1983’s growing season in Saint-Julien began with a cold winter and chilly, wet spring. Balmy conditions settled in shortly afterward, allowing for a near-perfect budburst and flowering, and, despite a brief cool patch, temperatures than rocketed in July with the month even proving a record breaker. Drought was a problem but only through August, which brought plenty of rain. September brought drier, sunnier conditions and a run of good days in the lead-up to the harvest ensured the resulting crop was in good health. The harvest began towards the end of September and ran through to October, producing a generous but good-quality crop.

1983 Château Ducru-Beaucaillou, Saint-Julien ($2,400) DOUBLE-MAGNUM
Although some ‘83s lacked the structure for long term again, large format bottles age at a much more leisurely pace, and thus, are ideal to experience the nuance changes in this full-bodied wine showing blackberry and hazelnut behind a beautiful base of gravelly soil tones, cigar ash and a touch of juniper berry. Perhaps currently drinking at its apogee, the wine is svelte and pure on the attack with melting tannins and a long, complex and seamlessly balanced finish.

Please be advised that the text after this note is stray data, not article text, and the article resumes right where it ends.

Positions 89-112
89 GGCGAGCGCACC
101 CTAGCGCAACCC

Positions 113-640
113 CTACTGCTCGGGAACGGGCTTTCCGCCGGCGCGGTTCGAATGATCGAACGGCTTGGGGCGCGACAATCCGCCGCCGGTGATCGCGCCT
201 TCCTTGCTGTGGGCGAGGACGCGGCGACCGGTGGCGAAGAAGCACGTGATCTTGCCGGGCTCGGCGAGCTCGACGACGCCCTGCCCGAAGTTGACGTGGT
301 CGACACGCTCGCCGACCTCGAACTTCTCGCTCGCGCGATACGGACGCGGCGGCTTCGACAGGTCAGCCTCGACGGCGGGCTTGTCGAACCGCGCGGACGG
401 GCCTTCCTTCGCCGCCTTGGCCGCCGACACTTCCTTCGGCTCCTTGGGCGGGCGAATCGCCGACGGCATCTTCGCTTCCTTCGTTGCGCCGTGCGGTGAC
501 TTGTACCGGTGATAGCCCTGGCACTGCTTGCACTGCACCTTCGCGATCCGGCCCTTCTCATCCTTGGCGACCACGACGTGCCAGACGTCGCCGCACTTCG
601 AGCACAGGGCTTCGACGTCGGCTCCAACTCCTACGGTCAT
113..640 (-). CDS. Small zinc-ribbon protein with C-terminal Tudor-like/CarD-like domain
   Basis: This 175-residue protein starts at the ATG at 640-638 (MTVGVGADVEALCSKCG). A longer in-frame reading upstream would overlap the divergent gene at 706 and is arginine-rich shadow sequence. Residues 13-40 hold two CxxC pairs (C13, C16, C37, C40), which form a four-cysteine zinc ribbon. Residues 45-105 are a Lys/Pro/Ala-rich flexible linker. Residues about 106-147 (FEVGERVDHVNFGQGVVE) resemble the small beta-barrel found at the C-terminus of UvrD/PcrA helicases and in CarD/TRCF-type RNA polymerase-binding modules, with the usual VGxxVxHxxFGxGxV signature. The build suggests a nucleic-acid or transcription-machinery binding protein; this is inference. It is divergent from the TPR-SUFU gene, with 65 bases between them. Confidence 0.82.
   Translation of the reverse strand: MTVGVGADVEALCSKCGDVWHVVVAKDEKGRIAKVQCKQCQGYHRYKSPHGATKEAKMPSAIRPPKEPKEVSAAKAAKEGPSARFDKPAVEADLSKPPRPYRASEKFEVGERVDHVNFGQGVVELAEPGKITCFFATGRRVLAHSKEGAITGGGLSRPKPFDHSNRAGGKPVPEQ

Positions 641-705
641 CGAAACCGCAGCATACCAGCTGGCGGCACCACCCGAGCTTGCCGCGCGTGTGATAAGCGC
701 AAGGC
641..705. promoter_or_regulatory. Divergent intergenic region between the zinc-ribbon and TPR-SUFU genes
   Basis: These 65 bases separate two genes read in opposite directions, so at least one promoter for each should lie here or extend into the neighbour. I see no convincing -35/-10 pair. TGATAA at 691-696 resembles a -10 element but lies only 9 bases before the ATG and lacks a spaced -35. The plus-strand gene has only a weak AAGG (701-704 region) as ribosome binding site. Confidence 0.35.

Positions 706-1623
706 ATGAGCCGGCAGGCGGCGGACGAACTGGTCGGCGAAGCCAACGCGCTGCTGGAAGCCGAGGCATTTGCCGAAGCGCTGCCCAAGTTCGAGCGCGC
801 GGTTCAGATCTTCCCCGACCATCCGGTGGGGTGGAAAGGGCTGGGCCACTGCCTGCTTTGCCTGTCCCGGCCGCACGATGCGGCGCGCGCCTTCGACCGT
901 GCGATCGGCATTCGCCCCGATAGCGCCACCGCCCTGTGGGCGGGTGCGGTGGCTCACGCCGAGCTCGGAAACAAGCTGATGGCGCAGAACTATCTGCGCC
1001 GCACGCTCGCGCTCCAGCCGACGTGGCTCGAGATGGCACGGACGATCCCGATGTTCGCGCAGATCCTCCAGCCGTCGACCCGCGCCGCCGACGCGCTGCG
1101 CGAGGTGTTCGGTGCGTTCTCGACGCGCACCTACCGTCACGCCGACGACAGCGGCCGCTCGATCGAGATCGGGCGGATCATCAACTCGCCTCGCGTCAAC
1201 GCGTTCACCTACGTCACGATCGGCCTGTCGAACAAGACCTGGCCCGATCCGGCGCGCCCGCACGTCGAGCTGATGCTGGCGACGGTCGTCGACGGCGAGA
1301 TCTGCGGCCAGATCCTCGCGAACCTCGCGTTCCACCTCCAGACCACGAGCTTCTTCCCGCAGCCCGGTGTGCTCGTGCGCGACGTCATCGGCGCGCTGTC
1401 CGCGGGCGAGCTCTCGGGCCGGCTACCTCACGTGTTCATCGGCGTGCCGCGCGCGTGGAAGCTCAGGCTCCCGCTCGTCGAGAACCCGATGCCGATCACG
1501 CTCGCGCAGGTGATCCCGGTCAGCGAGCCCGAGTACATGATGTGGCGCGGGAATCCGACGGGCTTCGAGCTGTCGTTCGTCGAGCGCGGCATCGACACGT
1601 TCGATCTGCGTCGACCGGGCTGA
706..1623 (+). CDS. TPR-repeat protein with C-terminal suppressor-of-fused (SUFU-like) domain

1978: The Miracle Vintage

Known as the ‘Miracle Vintage’, 1978 began with a damp, chilly spring that affected both bud break and flowering. Conditions eventually improved, but it was not until the end of the summer the weather had sufficiently warmed up and dried out. There followed a string of idyllic, sunny days, perfect for bringing the crop to phenolic ripeness and these perfect conditions late in the season rescued the vintage from possible disaster—the so called ‘miracle.’ The heavy rains of October came late, holding off until all the fruit had been picked—another manifestation of the miracle.

1978 Château Ducru-Beaucaillou, Saint-Julien ($450)
‘78 Ducru is considered one of the unequivocal successes from this vintage. From the outset, the well-developed bouquet of licorice, earth, black currants, and underbrush shone none of the vegetal character found in many wines of the vintage. Now fully mature, the medium-bodied Saint-Julien gem exhibits soft tannin, excellent concentration and purity, and a sweet, elegant finish.






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Posted on 2023.09.08 in Pauillac, Saint Julien, France, Bordeaux, Wine-Aid Packages